• Ensure the project is on-brand: If the executive producer is an employee of a studio, they make sure that the film is adhering to the company’s image and brand values.
  • Visit the set: If an executive producer visits the set, it is to field any high-level creative or budgetary questions. There is no requirement for an executive producer to visit the set and their contribution level is up to them.

What Do Executive Producers Do During Post-Production?

The executive producer role is limited during post-production, and the EP may be already focused on another project. The executive producer usually watches the first cut of the film and provides feedback and notes to the director and editor alongside the other producers.


Suggested for You

Online classes taught by the world’s greatest minds. Extend your knowledge in these categories.

Jodie Foster

Teaches Filmmaking

Learn More
Martin Scorsese

Teaches Filmmaking

Learn More
Ron Howard

Teaches Directing

Learn More
Werner Herzog

Teaches Filmmaking

Learn More

What Is the Difference Between an Executive Producer and a Producer?

The executive producer is at the top of the producer hierarchy. They work closely with other kinds of producers but their job descriptions differ.

  • The executive producer may find a script or a book to option first and then hire the producer to execute the project. A producer may already be working on a script with a writer and will reach out to an executive producer to finance the project.
  • The producer answers to the executive producer about the film’s budget.
  • The executive producer does not get involved with the day-to-day of a production like a producer does.

What Is the Difference Between Film Executive Producer Versus a TV Executive Producer?

Think Like a Pro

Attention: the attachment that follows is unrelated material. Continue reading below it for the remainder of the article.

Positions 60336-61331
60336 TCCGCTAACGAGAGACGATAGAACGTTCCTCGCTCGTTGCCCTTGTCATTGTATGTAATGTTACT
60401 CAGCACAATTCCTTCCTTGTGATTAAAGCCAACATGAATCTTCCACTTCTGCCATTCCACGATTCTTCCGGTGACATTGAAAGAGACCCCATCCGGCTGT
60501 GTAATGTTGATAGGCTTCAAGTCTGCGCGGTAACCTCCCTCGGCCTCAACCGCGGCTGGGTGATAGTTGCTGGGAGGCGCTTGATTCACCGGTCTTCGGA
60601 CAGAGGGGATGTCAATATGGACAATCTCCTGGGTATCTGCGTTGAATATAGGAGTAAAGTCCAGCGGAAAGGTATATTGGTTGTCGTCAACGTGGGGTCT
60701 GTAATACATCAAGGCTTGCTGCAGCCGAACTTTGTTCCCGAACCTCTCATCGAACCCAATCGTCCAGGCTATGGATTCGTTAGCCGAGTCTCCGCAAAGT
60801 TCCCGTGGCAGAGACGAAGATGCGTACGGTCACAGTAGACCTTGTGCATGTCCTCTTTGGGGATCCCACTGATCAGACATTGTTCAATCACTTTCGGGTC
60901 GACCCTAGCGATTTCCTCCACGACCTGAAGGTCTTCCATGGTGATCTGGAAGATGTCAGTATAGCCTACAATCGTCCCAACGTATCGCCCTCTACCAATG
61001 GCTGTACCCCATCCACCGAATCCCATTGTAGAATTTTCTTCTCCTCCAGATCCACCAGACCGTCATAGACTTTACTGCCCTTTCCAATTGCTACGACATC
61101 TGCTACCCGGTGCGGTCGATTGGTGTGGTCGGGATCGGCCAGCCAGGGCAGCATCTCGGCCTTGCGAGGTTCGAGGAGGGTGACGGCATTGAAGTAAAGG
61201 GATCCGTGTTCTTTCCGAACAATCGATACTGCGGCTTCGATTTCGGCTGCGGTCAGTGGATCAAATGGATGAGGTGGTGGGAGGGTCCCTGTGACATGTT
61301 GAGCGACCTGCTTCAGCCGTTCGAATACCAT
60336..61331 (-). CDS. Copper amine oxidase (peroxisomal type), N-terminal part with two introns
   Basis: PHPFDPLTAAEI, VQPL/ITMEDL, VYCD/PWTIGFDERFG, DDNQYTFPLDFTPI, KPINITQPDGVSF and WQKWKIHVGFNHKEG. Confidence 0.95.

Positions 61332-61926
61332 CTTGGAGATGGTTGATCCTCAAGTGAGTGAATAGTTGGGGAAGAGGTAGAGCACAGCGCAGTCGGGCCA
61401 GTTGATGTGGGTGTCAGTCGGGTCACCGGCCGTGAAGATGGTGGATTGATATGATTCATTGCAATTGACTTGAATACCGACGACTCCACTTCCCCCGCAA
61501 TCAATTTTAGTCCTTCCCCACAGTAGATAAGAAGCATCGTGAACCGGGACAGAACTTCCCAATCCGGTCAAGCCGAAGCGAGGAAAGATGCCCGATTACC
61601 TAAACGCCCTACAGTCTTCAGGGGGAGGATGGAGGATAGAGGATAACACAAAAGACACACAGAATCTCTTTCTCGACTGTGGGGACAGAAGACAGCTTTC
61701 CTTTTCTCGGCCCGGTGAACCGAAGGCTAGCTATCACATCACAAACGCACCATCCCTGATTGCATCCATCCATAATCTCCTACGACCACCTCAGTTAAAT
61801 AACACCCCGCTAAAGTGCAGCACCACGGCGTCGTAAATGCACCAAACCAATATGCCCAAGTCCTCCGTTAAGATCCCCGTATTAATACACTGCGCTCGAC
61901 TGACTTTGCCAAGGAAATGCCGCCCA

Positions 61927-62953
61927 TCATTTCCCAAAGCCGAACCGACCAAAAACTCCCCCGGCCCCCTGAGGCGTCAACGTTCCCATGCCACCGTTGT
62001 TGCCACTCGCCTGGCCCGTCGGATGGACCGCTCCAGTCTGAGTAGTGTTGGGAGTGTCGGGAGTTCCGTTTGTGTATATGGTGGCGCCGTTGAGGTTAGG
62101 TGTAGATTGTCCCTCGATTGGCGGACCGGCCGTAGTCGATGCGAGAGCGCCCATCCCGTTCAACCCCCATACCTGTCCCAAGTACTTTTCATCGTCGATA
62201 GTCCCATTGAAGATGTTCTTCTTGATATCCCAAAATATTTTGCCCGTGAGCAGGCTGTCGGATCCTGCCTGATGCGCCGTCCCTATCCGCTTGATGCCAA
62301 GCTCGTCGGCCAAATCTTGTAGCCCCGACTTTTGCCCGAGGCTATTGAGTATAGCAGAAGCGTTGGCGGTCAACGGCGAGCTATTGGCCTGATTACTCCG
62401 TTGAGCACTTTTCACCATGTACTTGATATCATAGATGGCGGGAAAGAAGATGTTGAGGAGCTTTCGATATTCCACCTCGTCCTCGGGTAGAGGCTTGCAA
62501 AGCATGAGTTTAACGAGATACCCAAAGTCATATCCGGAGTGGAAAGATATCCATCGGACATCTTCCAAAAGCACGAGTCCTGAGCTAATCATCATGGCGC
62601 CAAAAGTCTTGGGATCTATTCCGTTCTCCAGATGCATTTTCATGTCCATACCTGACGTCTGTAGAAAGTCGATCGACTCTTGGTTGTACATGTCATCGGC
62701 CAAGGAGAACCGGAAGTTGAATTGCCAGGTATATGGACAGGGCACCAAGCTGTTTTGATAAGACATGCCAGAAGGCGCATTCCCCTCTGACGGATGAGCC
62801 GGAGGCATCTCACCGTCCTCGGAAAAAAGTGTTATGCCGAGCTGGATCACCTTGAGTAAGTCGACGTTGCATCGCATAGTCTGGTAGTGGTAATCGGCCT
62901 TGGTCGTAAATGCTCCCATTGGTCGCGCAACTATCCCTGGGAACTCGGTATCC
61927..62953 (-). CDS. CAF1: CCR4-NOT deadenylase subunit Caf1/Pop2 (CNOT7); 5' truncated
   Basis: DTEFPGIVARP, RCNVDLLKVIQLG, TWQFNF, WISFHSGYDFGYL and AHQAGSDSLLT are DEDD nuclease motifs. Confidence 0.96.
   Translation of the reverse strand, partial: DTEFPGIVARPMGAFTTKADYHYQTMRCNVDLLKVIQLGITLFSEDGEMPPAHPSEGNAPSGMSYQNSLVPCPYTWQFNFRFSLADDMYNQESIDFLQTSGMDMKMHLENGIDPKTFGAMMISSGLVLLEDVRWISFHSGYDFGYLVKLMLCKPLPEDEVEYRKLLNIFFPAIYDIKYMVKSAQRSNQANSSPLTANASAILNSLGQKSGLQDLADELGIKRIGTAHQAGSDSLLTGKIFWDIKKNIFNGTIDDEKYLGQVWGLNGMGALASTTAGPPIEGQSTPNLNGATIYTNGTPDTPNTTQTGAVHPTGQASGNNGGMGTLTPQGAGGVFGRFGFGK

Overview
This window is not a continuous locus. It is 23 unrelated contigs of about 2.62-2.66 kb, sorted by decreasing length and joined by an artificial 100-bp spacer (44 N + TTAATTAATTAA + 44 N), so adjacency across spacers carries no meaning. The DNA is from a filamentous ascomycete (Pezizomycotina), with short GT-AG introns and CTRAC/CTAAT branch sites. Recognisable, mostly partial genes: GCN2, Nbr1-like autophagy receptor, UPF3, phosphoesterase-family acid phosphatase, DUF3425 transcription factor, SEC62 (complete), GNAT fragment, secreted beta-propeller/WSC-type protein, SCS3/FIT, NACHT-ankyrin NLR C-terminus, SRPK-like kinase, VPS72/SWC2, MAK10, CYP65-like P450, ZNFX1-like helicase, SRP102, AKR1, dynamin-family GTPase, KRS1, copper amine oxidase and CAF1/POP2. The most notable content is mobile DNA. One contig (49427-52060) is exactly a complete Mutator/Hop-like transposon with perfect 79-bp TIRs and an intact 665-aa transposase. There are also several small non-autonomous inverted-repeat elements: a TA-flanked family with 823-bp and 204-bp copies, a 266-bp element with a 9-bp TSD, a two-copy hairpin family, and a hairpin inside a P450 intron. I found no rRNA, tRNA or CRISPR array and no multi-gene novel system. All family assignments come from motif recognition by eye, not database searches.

In her first-ever online class, Jodie Foster teaches you how to bring stories from page to screen with emotion and confidence.

View Class

An executive producer on a TV show has a very different job than an executive producer in the film industry. Like a film executive producer, a TV executive producer is also a high level producer who oversees the production from the top. TV executive producers do not finance the series and focus almost exclusively on the television show’s creative endeavors. A television executive producer is usually the creator, writer, and showrunner of the series, meaning that they not only created the show, they help write the script, and run the day-to-day production operations.

The 3 Essential Skills You Need to Become an Executive Producer

  1. Market Insights: A good executive producer has business acumen and insights into the film market to know how and where to make money. This is especially important when the executive producer is financing the film themselves.
  2. Network: Executive producers have a good network of actors, directors, and agents to hire the best talent for every film.
  3. Management: An executive producer has to make tough managerial and budgetary decisions to keep a project running.

Learn more about film crew roles and responsibilities with Jodie Foster.